What We’re Listening For on Summertime Dream
- Energy for starters. What could be more important than the life of the music?
- Then: presence and immediacy. The vocals aren’t “back there” somewhere, lost in the mix. They’re front and center where any recording engineer worth his salt would put them.
- The Big Sound comes next — wall to wall, lots of depth, huge space, three-dimensionality, all that sort of thing.
- Then transient information — fast, clear, sharp attacks, not the smear and thickness so common to these LPs.
- Tight punchy bass — which ties in with good transient information, also the issue of frequency extension further down.
- Next: transparency — the quality that allows you to hear deep into the soundfield, showing you the space and air around all the instruments.
- Extend the top and bottom and voila, you have The Real Thing — an honest to goodness Hot Stamper.
Mint Minus Minus and maybe a bit better is about as quiet as any vintage pressing will play, and since only the right vintage pressings have any hope of sounding good on this album, that will most often be the playing condition of the copies we sell. (The copies that are even a bit noisier get listed on the site are seriously reduced prices or traded back in to the local record stores we shop at.)
Those of you looking for quiet vinyl will have to settle for the sound of other pressings and Heavy Vinyl reissues, purchased elsewhere of course as we have no interest in selling records that don’t have the vintage analog magic of these wonderful originals.
If you want to make the trade-off between bad sound and quiet surfaces with whatever Heavy Vinyl pressing might be available, well, that’s certainly your prerogative, but we can’t imagine losing what’s good about this music — the size, the energy, the presence, the clarity, the weight — just to hear it with less background noise.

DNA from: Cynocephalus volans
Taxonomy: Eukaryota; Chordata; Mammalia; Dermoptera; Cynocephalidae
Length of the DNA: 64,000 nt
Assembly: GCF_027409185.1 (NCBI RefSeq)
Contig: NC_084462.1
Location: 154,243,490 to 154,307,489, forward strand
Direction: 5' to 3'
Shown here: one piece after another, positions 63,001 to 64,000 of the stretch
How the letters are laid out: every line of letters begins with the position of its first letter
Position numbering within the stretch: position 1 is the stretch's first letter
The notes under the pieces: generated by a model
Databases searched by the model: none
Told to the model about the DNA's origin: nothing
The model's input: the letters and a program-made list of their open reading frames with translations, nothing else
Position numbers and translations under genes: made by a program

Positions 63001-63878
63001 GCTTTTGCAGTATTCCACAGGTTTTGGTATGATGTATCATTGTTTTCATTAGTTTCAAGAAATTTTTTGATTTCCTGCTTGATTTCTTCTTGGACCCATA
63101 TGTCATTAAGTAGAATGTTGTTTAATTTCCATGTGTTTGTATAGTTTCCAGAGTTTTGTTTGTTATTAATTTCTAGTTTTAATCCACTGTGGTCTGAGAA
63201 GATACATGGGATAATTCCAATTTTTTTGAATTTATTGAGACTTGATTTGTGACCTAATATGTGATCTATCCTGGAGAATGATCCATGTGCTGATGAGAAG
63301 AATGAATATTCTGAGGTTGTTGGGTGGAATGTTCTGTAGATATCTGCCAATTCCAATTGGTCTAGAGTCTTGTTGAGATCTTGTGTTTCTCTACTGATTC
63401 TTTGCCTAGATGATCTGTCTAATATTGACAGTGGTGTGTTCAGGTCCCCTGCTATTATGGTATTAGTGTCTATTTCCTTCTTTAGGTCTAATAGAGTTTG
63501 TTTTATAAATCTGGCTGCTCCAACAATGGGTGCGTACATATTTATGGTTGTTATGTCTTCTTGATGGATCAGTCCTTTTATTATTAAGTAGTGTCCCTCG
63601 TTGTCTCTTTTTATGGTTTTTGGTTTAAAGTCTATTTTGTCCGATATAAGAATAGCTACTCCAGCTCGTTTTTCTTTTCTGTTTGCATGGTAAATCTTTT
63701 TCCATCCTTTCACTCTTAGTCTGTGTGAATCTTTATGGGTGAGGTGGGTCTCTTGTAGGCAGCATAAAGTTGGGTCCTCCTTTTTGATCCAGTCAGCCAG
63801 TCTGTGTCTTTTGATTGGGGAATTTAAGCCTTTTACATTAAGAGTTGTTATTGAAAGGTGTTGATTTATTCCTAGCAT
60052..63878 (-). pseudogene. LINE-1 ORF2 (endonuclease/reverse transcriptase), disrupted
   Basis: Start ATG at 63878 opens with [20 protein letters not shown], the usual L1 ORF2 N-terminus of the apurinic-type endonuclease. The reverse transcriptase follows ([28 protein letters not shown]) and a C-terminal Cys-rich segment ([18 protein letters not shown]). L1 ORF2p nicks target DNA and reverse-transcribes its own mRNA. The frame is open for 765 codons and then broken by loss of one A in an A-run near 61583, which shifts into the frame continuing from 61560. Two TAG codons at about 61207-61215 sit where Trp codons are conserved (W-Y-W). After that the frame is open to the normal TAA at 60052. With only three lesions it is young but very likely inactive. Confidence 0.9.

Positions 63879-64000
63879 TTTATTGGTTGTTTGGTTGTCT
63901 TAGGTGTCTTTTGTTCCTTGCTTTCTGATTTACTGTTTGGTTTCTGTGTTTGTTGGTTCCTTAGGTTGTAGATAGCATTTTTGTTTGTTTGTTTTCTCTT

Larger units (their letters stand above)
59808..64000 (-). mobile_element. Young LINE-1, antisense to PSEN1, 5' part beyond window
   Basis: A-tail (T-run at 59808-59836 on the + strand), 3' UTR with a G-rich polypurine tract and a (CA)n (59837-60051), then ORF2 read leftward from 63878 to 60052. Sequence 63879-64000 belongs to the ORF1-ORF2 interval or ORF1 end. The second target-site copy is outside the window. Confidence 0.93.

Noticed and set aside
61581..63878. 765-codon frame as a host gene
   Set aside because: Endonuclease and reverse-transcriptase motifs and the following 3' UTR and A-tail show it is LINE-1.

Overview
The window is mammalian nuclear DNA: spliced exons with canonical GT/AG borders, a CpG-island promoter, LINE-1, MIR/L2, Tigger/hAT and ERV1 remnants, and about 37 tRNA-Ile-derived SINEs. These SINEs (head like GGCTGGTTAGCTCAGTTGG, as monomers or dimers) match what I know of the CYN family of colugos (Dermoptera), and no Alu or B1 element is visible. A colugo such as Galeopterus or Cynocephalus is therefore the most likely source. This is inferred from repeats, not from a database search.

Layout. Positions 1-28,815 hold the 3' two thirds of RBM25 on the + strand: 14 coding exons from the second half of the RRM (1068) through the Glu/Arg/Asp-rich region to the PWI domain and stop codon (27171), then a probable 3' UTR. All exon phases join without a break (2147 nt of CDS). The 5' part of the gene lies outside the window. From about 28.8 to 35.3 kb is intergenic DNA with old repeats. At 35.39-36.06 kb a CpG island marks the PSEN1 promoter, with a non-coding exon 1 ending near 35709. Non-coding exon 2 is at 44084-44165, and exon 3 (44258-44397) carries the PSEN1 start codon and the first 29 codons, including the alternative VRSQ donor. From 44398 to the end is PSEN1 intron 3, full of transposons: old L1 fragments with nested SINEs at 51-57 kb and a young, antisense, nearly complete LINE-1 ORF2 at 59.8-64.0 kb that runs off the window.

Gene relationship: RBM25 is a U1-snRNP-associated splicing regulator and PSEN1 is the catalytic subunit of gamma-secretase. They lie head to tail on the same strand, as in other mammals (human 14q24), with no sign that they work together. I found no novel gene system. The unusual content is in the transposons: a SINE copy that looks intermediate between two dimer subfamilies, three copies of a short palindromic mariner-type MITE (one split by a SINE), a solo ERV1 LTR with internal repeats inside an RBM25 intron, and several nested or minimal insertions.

Race Among the Ruins
The Wreck of the Edmund Fitzgerald
I’m Not Supposed to Care
I’d Do It Again
Never Too Close
The House You Live In
Too Many Clues in This Room
With Summertime Dream, Gordon Lightfoot produced one of his finest albums, and wrapped up a six-year period of popularity that he would not recapture. Propelled by his second biggest hit, “The Wreck of the Edmund Fitzgerald,” Summertime Dream summed up the sound that had served Lightfoot so well in his post-“If You Could Read My Mind” days. This distinctive sound featured Lightfoot’s strummed six- or 12-string guitar complemented by Terry Clements’ electric guitar lines and Pee Wee Charles’ pedal steel guitar accents. The material here is excellent, and the singer’s voice is at its strongest. Mixing upbeat songs like “Race Among the Ruins,” “I’d Do It Again,” and the title track with beautiful ballads such as “I’m Not Supposed to Care” and “Spanish Moss,” Lightfoot and his band deliver a tasty smorgasbord of intelligent, grown-up music. As for “Edmund Fitzgerald,” its continued popularity more than 20 years after its release attests to the power of a well-told tale and a tasty guitar lick.